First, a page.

I am trying to create an RPM package with some basic C and C++ example files before I try doing the package creation with software at my job that is running on Red Hat Enterprise Linux 6, but having problems.

Here is my example C program:

// main.c - file for testing rpm packages
#include <stdio.h>

void functionone() {
    printf("C function one!\n\n");

void functiontwo() {
    printf("C function two!\n\n");

int main()



    return 0;

And here is the makefile I am using:

all: main

c: main

    gcc main.c -o c

    rm c

The C program and makefile I am than creating a zipped file named "c.tar.gz"

And here is the spec file I am trying to use:

Name:           c
Version:        0.1
Release:        1
Summary:        Example C application for testing rpm packaging

License: GPLv3        
URL: https://example.com/%{name}           
Source0: c.tar.gz

BuildRequires: make      

Example C program for rpm package

%setup -q




 * Mon Mar 9 2020 Michael G. Workman <michael.g.workman@gmail.com>
 - first c program package

Then I enter the following command in the SPECS directory:

rpmbuild -ba c.spec

Then I get the following output from that command:

+ umask 022
+ cd /net/users/mworkman/rpm/BUILD
+ export LANG
+ unset DISPLAY
+ cd /net/users/mworkman/rpm/BUILD
+ rm -rf c-0.1
+ /usr/bin/gzip -dc /net/users/mworkman/rpm/SOURCES/c.tar.gz
+ /bin/tar -xf -
+ '[' 0 -ne 0 ']'
+ cd c-0.1
/net/users/mworkman/rpm/tmp/rpm-tmp.Lhyj19: line 38: no such file or directory
error: Bad exit status from /net/users/mworkman/rpm/tmp/rpm-tmp.Lhyj19 (%prep)
   Bad exit status from /net/users/mworkman/rpm/tmp/rpm-tmp.Lhyj19 (%prep)

Now looking at this output, it looks like it is removing c-0.1 and its contents, then trying to change into it with cd after the delete, so I am not sure why it would do that, either the folder c-0.1 is never created in the first place, and or it is created then deleted.

However, when I run the this command at the command line to create the rpm file, there is no error:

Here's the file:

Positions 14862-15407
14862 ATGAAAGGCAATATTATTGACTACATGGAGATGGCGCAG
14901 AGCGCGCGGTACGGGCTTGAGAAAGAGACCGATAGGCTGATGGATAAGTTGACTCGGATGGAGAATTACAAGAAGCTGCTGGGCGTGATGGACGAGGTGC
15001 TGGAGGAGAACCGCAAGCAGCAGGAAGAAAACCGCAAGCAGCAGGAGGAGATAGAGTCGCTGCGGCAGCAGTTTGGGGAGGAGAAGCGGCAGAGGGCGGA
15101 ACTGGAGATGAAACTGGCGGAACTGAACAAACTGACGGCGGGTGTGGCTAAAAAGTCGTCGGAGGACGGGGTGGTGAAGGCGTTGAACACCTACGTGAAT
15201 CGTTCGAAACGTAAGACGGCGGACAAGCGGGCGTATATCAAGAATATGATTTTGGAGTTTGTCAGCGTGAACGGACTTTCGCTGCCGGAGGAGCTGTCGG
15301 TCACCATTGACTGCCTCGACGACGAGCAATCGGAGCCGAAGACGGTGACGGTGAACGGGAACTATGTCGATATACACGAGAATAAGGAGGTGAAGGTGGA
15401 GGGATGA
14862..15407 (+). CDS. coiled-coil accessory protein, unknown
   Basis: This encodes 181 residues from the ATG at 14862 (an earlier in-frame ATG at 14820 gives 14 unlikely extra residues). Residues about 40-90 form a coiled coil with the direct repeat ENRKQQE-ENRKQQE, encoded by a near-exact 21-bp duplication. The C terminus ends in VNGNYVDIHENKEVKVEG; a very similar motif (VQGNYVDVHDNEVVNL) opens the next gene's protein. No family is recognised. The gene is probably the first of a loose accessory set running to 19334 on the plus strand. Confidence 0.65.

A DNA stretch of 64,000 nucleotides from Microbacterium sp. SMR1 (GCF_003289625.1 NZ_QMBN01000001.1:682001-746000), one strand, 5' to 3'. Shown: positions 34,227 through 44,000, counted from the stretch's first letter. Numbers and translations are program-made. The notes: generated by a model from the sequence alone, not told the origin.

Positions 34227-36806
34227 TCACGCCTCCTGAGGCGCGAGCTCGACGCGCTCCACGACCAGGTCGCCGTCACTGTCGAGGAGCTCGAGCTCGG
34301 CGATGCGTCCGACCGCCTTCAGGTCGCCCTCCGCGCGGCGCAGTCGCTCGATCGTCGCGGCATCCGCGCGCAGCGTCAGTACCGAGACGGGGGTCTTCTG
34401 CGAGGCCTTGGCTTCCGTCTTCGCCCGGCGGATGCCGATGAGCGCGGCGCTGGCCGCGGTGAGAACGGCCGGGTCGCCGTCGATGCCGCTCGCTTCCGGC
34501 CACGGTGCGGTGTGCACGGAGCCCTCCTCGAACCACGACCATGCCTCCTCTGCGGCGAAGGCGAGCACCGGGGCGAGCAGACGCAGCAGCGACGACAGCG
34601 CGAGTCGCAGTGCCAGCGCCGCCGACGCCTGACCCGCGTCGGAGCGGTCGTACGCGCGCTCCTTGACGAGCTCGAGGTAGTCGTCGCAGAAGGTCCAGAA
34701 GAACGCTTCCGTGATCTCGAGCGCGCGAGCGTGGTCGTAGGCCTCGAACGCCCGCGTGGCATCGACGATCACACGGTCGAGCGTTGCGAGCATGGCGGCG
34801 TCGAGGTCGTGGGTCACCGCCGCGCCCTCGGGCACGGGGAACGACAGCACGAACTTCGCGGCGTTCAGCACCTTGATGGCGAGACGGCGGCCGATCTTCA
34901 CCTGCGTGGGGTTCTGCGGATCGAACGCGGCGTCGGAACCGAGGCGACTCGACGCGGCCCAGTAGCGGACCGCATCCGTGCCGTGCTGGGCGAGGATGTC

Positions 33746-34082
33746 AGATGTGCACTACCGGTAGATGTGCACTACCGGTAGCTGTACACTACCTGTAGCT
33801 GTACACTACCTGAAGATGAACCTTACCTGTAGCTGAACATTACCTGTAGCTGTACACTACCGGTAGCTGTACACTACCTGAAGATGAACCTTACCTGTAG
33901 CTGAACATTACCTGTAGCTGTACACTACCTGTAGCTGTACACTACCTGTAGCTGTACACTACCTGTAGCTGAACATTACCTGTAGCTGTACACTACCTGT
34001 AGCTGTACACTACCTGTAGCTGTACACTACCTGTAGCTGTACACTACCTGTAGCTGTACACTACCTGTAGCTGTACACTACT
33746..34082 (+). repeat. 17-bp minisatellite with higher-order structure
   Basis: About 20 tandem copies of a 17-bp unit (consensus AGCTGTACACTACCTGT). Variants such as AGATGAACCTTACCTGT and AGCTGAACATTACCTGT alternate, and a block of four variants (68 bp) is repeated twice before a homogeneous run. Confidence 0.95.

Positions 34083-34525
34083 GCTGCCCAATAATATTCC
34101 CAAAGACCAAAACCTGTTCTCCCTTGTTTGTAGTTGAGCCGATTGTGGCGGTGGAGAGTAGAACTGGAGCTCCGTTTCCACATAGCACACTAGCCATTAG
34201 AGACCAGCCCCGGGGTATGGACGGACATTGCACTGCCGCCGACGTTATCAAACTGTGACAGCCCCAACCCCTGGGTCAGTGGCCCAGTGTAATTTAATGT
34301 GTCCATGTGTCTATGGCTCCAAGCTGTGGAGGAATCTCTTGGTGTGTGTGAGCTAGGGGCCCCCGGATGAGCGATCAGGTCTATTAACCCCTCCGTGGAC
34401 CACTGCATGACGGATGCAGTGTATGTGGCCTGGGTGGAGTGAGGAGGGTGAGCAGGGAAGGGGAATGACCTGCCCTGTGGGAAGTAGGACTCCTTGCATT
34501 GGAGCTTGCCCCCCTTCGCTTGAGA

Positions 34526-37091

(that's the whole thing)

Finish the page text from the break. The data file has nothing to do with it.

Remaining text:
rpm -bs c.spec

output from this command:

Wrote: /net/users/mworkman/rpm/SRPMS/c-0.1-1.src.rpm

Then run this command at the command line from the rpm/SRPMS directory:

rpm -ivh c-0.1-1.src.rpm

And then get this output:

1:c             ################################ [100%]

However, I am not able to find an executable called c after running this operation, I am trying to install the example program as a simple C program, then compile the file main.c into an executable, but that does not appear to work as an rpm package, however, the C program compiles just fine when running the make directly on the main.c file, and correctly produces an executable, but I am not able to also do that with an rpm package. I think I am missing something really simple. Thanks for your help.


Your first error is because %setup expects some structure. You can either change how you create a tarball (see https://rpm-packaging-guide.github.io/#preparing-source-code-for-packaging ) or change the behavior of %setup using arguments (see http://ftp.rpm.org/max-rpm/s1-rpm-inside-macros.html ).

In your however-part, you created source package. Which contains only spec and tarball (try running rpm -qpl /net/users/mworkman/rpm/SRPMS/c-0.1-1.src.rpm). It get installed into~/rpmbuild/` directory and it is not tracked in rpmdb.

| improve this answer | |
  • Thanks for your input, I think what might be a problem here is %{_bindir} is /usr/bin, and I cannot write anything to that directory without root permissions, do you know how I would change the value of %{_bindir} to a different directory I have permissions to, like $HOME. search engine search does not show any way to set the valuer of that variable, thanks for your help. – Michael G. Workman Mar 12 at 16:58
  • Ok thanks for your input, this issue has been resolved and my rpm package is working correctly. some needed changes to SPEC file were to designate the compiler to use, in some of my software C++ is used, but adding g++ to BUILDREQUIRES in SPEC file does not work, you have to use gcc-c++ instead, was not expecting the spec files to be so temperamental, but now they work. – Michael G. Workman Mar 12 at 20:35

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